Evaluation of Platelet Transport in Asian Elephants (Elephas maximus) as Part of an Ongoing Study Targeting Novel EEHV-HD Treatment
2018 Joint EAZWV/AAZV/Leibniz-IZW Conference
Jennifer Kishbaugh1*, DVM; Janelle Ober2, MS; Christine Molter3, DVM, DACZM; Carlos Sanchez4, DVM, MSc; Suzan Murray1, DVM, DACZM; Anne S. Hale5, DVM
1Smithsonian Global Health Program, Smithsonian National Zoological Park and Conservation Biology Institute, Washington, DC, USA; 2Cellphire, Inc., Rockville, MD, USA; 3Houston Zoo, Inc., Houston, TX, USA; 4Fort Worth Zoo, Fort Worth, TX, USA; 5BodeVet, Inc., Rockville, MD, USA


In zoological medicine, platelet characterization and evaluation of coagulation parameters, such as thromboelastography, are of vital importance when treating hemostatic disorders, including elephant endotheliotropic herpes virus-hemorrhagic disease (EEHV-HD).2,5 Evaluations often rely on transport of platelets to specialty laboratories; however, platelets are difficult to transport, as iatrogenic activation of platelets can hinder evaluation. In pursuit of generating a platelet product to target treatment of EEHV-HD, Asian elephant (Elephas maximus) platelet characterization was performed on nine individuals. Whole blood was collected into ACD-A tubes and transferred in a Credo-style platelet transport system for transfer to a testing laboratory. Variables in the study included time from collection until analysis, ranging from 24 to 48 hours, and method of transport, either via routine courier or hand courier. Temperature was measured during transport and did not vary significantly, staying within acceptable ranges for cellular stability. No significant differences were observed in platelet counts, with an average of 305x103/µL platelets recovered, within previously reported ranges for Asian elephants.1,3,4 The platelets were viable for evaluation via aggregometry, thromboelastography, and flow cytometry. While platelets are often activated when handled, this method of transport did not appear to hinder evaluation of Asian elephant platelets, allowing for physical and bioactive characterization. Asian elephant platelets feature reversible aggregation, which may have played a role in their stability during transport, a factor to consider when submitting whole blood samples for analysis to specialty laboratories.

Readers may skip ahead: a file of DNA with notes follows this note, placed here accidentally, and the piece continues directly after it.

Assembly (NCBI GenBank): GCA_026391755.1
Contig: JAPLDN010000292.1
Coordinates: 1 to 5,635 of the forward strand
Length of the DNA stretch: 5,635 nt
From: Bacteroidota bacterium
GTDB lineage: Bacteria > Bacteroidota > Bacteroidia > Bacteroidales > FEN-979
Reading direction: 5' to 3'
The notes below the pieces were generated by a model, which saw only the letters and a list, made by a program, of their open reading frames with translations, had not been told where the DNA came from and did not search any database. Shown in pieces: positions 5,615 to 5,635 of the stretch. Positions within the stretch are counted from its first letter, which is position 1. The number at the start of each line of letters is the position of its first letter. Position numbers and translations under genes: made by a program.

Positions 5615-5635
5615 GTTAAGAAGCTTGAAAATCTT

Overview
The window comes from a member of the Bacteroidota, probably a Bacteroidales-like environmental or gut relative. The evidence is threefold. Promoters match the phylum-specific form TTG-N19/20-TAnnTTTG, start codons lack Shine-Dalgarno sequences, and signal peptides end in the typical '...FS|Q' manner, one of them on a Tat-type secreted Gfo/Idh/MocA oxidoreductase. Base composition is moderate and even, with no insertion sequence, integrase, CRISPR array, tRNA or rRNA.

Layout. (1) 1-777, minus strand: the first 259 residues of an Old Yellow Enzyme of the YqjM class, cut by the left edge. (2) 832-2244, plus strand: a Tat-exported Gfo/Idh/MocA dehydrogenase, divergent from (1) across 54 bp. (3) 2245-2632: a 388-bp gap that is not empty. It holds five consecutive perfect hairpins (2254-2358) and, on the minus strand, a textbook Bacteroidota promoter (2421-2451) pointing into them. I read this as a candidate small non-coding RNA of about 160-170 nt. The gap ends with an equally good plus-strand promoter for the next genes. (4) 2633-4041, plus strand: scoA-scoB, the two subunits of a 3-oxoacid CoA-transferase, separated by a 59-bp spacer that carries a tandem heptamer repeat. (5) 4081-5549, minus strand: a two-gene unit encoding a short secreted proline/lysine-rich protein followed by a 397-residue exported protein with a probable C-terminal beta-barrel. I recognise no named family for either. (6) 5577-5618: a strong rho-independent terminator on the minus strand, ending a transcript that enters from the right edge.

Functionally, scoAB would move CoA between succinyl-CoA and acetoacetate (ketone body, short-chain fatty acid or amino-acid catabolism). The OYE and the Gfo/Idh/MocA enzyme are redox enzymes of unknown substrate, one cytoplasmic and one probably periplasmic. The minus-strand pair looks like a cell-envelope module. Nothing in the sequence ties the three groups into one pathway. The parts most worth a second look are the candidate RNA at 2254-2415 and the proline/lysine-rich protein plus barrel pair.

The authors would like to thank the member zoos for their collaboration, and the International Elephant Foundation for their support of this work.

Literature Cited

1.  Brown I, White P. 1980. Elephant blood haematology and chemistry. Comparative Biochemistry and Physiology Part B: Comparative Biochemistry. 65:1–12.

2.  Chabert A, Hamzeh-Cognasse H, Pozzetto B, Cognasse F, Schattner M, Gomez RM, Garraud O. 2015. Human platelets and their capacity of binding viruses: meaning and challenges? BMC Immunology. 16:26.

3.  du Plessis L, Stevens K. 2002. Blood platelets of the African elephant. Journal of Comparative Pathology. 127:208–210.

4.  Silva ID, Kuruwita VY. 1993. Hematology, plasma, and serum biochemistry values in free-ranging elephants (Elephas maximus ceylonicus) in Sri Lanka. Journal of Zoo and Wildlife Medicine. 24:434–439.

5.  Zapata JC, Cox D, Salvato MS. 2014. The role of platelets in the pathogenesis of viral hemorrhagic fevers. PLoS Neglected Tropical Diseases. 8:e2858.


Speaker Information
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Jennifer Kishbaugh, DVM
Smithsonian Global Health Program
Smithsonian National Zoological Park and Conservation Biology Institute
Washington, DC, USA

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